4. Ask your parents to share information about their financial matters. Adult children should know where bank accounts are located, and in whose name they are titled. Your parents should have accounts that are jointly named, and if not have a designation that clearly states the beneficiary of the money upon their death. Frequently known as a TOD designation for Transfer on Death. If parents agree, an adult child could be named a joint owner on an account avoiding the need for a TOD designation. Parents should also share where important documents are located, be that in the home, attorney’s office, or safety deposit box for example. This would include estate documents, life insurance policies, real property documents (deeds), titles to cars, and other important documents.
  5. Become familiar with your parents’ health insurance. Once people reach the age of 65 they must sign up for Medicare. Understand which plan they have, traditional Medicare or Medicare Advantage. If they have traditional Medicare they may also opt to sign up for a Medicare Supplement Plan, also known as Medigap. Supplement plans can change year to year, so making sure your parents have the most up-to-date information and plan is important. There are resources available in each state to help them understand their options.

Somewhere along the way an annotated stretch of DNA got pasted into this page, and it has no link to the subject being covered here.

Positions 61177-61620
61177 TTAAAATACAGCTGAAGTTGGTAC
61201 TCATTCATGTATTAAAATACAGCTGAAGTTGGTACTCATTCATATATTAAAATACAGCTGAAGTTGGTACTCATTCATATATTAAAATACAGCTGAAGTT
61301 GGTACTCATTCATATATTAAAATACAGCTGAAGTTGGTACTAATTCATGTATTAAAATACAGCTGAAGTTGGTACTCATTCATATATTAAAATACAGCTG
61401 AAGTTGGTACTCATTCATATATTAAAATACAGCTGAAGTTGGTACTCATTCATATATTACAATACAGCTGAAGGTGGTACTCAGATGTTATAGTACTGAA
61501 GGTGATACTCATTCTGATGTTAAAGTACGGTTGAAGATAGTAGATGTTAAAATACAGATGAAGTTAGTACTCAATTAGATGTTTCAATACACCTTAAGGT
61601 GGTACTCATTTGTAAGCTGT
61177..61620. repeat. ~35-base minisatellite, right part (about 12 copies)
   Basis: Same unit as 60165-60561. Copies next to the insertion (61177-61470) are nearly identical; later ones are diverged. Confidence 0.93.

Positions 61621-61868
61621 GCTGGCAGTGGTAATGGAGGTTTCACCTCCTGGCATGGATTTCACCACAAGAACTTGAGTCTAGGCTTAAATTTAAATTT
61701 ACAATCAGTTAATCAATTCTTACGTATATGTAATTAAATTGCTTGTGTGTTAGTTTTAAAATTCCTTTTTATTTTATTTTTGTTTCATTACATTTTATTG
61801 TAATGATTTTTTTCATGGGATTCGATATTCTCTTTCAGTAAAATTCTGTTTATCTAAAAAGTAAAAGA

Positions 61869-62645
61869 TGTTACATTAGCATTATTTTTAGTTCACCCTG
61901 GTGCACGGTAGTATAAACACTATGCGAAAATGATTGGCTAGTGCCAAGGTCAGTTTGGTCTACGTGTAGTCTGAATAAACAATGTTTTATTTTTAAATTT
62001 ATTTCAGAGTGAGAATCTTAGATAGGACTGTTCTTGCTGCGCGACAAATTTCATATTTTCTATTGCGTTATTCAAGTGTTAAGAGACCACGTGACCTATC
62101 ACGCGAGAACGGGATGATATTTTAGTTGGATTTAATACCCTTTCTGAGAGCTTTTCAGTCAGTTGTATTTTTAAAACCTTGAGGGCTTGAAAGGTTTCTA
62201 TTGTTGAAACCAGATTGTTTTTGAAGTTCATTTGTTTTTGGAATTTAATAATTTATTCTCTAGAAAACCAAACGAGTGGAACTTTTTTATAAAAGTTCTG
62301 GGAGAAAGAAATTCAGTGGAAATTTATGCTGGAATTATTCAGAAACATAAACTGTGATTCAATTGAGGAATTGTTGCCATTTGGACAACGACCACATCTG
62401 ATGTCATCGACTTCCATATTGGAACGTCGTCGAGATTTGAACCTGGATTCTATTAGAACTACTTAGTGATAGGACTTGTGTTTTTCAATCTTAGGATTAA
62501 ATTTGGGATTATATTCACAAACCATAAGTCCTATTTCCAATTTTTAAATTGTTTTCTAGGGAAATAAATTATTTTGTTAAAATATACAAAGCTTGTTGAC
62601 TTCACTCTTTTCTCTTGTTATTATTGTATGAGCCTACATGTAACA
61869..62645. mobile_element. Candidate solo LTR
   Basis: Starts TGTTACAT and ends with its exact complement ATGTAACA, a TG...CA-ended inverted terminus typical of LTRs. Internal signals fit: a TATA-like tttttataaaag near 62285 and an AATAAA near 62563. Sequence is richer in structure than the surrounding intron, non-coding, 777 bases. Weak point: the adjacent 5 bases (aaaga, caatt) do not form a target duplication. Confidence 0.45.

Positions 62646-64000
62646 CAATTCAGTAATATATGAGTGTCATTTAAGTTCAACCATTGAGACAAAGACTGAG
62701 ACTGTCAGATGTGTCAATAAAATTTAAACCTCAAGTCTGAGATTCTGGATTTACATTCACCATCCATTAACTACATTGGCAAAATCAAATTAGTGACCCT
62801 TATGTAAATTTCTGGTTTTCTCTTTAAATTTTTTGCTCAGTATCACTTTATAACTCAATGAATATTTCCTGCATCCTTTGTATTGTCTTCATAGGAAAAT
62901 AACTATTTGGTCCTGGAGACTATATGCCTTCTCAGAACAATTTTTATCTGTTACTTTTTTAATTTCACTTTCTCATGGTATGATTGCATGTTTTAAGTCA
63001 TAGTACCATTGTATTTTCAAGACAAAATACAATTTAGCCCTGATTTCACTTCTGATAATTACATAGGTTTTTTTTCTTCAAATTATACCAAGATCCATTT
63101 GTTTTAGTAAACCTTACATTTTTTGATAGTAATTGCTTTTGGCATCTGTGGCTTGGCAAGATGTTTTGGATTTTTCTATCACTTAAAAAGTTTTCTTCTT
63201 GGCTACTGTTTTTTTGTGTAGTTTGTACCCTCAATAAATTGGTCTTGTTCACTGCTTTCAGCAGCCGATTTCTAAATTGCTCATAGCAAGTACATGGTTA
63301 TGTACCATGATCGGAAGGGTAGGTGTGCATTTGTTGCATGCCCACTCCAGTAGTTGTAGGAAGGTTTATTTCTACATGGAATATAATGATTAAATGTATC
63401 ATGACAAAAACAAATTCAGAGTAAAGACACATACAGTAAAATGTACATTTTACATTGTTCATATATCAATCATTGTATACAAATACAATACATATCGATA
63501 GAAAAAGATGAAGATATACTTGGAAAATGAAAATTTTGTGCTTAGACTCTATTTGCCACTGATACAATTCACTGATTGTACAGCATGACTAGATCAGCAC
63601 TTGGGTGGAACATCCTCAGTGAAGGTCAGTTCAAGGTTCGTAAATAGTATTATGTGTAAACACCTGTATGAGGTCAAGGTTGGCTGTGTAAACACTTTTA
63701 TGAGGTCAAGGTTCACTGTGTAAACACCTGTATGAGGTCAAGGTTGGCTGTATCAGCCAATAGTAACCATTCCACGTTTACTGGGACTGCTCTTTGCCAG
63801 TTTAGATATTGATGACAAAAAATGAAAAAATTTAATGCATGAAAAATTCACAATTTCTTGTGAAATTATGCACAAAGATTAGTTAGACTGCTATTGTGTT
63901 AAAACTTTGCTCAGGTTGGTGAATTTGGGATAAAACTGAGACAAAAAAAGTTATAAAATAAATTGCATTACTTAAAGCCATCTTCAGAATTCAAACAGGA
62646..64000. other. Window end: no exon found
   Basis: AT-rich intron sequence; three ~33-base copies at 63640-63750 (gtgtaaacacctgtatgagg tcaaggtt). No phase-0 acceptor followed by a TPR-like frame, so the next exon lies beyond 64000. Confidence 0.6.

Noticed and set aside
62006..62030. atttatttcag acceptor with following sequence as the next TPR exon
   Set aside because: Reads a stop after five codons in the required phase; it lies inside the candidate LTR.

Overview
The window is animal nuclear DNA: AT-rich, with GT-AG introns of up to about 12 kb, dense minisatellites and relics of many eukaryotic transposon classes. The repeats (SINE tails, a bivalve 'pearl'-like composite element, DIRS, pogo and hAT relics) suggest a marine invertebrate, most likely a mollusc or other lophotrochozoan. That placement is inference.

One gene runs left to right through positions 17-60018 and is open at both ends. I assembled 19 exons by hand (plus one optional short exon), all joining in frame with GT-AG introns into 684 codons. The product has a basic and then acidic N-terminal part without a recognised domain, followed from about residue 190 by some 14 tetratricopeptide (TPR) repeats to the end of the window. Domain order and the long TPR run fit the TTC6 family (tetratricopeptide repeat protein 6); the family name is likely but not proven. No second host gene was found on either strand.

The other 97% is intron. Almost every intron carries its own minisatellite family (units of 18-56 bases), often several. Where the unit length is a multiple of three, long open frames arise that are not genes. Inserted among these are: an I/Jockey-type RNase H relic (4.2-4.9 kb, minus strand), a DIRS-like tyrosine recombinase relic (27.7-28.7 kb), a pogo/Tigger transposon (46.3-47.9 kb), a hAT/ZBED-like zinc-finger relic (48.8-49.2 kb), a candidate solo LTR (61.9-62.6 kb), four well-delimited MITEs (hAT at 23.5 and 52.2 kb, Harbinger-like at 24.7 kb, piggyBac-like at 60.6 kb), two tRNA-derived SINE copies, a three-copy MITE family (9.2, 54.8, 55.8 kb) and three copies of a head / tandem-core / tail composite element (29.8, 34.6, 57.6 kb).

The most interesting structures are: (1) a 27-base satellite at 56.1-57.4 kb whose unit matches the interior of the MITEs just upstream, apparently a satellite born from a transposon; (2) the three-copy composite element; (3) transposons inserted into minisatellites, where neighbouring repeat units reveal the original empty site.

6. Find out if they have a long term care policy. This is a policy that will cover certain expenses at a long term care facility. Benefits can be available for care in-home or facility-only, depending on the policy. With your parents’ permission, speaking with the financial professional who sold the policy will help clarify the benefits and under what circumstances they can be claimed. This will be important when deciding on what type of care can be provided as health worsens.
  7. If your parents have been working with financial professionals ask for an introduction. A personal relationship with these trusted advisors will help as your parents need more and more help with their finances. This might be a financial advisor or the bank manager where their accounts are located, anyone with whom your parents work with frequently.
  8. Plan for elderly parents’ future healthcare options by becoming familiar with the different types of facilities and the different options. Aging parents might need in-home care, assisted living, memory care, and or skilled nursing care. Visiting the different types of facilities and understanding the costs associated with the different levels of care will make things easier when it comes time to make a decision.

Asalyn Coachman is a Registered Representative of and offers Securities through The O.N. Equity Sales Company, Member FINRA/SIPC, 39395 W Twelve Mile Road, Ste. 102 Farmington Hills, MI 48331 (248) 482-3600. Investment Advisory Services offered through O.N. Investment Management Company. Financial Architects, Inc. is not affiliated with The O.N. Equity Sales Company or O.N. Investment Management Company.

Asalyn earned a degree in Economics from Harvard University and a law degree from the State University of New York at Buffalo. She lives in Lake Orion with her husband and two children where she is active in organizations such as the Harvard Club of Eastern Michigan, Lake Orion Schools, and the Baldwin Center of Pontiac, Michigan, where she serves as board president.